The company had already shut 58 stores out of 137 only last year. While Mothercase’s remaining network of 79 UK stores has been hit by this shock news of administration, overseas activities remain profitable and more than 1000 stores will continue to operate. [ref: ]

Customer experience

In the past Mothercare was not only best on its range and price. It was also known for the expertise offered by its friendly and knowledgeable staff, many of whom had been with the company for years, as experienced mothers and grandmothers.

However, Mothercare stopped being the place where people went for advice some years ago. It could have been a unique selling point that online stores cannot offer, but was no longer seen as the place to find an “expert” to help with a baby question.

What customers say about Mothercare and why it is important

I asked people on my The Complaining Cow Facebook page what they thought of Mothercare’s demise. Analysts don’t seem to ever ask consumers questions about why a store is in decline and yet it is the consumers who stopped shopping there. Isn’t it obvious that that’s where the answers lie?

They told me quite clearly that price was a big factor and that it had ignored competition and had not kept up with the times. It should be offering advice and support and customer service that you can’t get online and, by doing that, build up loyalty. Consumers said that the company’s own brand items did not live up to the price being charged. They became old fashioned and seemed to be busy and understaffed, so ordering online is more simple and quicker. Mothercare’s own online systems had a variety of issues which put off prospective customers.

The name

It is the 21st century. Mothercare missed a trick. As well as not keeping up with the times in stock, prices and delivery the actual name is outdated. It isn’t just mothers shopping for families anymore! Imagine the publicity if they changed the name to cover to something like Parentcare or Familycare.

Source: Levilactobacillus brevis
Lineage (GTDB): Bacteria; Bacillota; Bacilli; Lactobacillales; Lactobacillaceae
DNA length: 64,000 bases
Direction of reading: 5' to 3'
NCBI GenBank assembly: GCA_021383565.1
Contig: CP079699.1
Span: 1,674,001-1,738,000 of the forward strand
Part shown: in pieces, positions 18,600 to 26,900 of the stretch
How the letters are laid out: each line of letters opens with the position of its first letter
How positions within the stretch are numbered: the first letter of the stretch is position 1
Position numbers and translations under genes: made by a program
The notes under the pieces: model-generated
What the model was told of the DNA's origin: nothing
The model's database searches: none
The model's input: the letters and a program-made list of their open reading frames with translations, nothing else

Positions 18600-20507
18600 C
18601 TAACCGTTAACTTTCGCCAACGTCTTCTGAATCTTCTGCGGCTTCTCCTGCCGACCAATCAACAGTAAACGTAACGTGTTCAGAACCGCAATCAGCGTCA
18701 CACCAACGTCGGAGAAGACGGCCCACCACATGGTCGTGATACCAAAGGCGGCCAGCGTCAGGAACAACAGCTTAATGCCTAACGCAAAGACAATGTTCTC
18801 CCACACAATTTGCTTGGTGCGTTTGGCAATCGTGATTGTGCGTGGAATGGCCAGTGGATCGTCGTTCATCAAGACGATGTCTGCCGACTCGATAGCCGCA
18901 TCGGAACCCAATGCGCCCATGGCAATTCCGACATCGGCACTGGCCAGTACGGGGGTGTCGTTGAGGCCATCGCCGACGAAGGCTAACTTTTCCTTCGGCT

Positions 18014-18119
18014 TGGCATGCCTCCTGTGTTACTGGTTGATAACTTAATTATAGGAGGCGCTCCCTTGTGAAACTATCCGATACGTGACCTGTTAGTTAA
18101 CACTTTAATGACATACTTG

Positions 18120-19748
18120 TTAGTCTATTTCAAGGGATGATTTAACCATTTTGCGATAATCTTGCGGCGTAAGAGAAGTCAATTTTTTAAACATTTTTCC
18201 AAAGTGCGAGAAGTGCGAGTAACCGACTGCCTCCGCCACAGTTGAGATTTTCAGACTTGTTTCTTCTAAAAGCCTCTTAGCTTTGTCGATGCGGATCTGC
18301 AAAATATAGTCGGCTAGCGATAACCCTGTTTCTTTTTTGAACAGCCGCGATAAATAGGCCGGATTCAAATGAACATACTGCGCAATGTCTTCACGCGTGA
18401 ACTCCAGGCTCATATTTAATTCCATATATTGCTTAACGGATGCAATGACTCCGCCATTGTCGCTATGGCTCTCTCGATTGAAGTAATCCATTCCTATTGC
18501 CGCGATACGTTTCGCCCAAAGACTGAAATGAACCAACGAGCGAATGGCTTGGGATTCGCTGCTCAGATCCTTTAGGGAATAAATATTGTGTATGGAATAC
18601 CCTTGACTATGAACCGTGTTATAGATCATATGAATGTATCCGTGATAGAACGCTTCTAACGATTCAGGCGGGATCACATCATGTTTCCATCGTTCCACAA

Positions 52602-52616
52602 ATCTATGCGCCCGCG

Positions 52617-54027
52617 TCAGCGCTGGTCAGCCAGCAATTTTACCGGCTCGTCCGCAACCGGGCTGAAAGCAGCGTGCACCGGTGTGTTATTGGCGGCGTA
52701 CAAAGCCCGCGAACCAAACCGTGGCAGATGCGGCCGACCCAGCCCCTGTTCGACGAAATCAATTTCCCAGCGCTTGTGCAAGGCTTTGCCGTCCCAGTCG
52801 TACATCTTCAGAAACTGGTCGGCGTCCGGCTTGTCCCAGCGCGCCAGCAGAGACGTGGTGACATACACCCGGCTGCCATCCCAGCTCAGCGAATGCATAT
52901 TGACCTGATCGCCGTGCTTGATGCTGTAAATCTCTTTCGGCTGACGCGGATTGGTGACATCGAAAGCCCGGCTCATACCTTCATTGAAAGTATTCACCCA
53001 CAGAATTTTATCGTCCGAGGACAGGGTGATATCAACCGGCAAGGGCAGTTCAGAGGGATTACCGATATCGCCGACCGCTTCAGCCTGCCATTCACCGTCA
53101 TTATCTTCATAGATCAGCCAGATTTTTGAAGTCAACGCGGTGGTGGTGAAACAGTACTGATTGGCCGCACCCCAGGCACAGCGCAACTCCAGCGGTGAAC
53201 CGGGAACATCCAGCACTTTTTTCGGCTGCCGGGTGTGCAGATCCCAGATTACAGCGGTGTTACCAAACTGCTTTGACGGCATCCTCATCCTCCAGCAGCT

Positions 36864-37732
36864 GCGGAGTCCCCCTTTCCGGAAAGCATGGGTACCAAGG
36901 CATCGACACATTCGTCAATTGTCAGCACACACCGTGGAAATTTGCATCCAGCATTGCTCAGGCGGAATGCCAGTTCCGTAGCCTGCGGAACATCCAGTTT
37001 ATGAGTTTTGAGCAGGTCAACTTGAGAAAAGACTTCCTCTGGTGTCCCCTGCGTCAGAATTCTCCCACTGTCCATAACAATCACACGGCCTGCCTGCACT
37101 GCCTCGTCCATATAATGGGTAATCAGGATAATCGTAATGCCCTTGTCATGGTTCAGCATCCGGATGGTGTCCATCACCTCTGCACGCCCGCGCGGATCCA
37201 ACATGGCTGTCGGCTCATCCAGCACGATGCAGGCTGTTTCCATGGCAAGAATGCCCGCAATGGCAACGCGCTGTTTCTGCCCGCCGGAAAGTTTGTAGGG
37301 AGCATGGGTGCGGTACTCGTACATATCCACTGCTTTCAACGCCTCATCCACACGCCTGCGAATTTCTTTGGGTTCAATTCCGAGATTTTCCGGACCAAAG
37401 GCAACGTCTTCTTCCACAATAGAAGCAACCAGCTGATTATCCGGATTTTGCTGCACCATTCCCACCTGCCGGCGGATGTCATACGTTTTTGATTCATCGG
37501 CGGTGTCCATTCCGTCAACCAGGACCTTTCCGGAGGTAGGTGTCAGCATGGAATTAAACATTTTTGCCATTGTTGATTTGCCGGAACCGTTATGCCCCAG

Executive greed

And, of course, not looking after price and customer service are not the only factors. The other is common to many other company failures: Greedy and ineffective executives.

The Evening Standard reported on executive appointments and pay at the company in its May 2018 article Mothercare to pay for two top salaries as boss Mark Newton-Jones rejoins. It said:

“Mark Newton-Jones, who was ousted by its then chairman Alan Parker last month, is now back, on a £480,000 salary a year. This is the same as he was due to be paid, but down on the £612,000 he earned last year.

David Woods, brought in to succeed him, will now be managing director, earning £430,000 a year. Parker has since left the business.”

That’s two very expensive bosses!

It seems odd that Mothercare should bring someone back who was not part of Mothercare’s success and also keep David Woods. Why? Neither of them have secured any growth. In fact they have been part of Mothercare’s decline, as the company continued to be overtaken by competitors and did not keep up with changing times.

Mothercare needs to Listen and Learn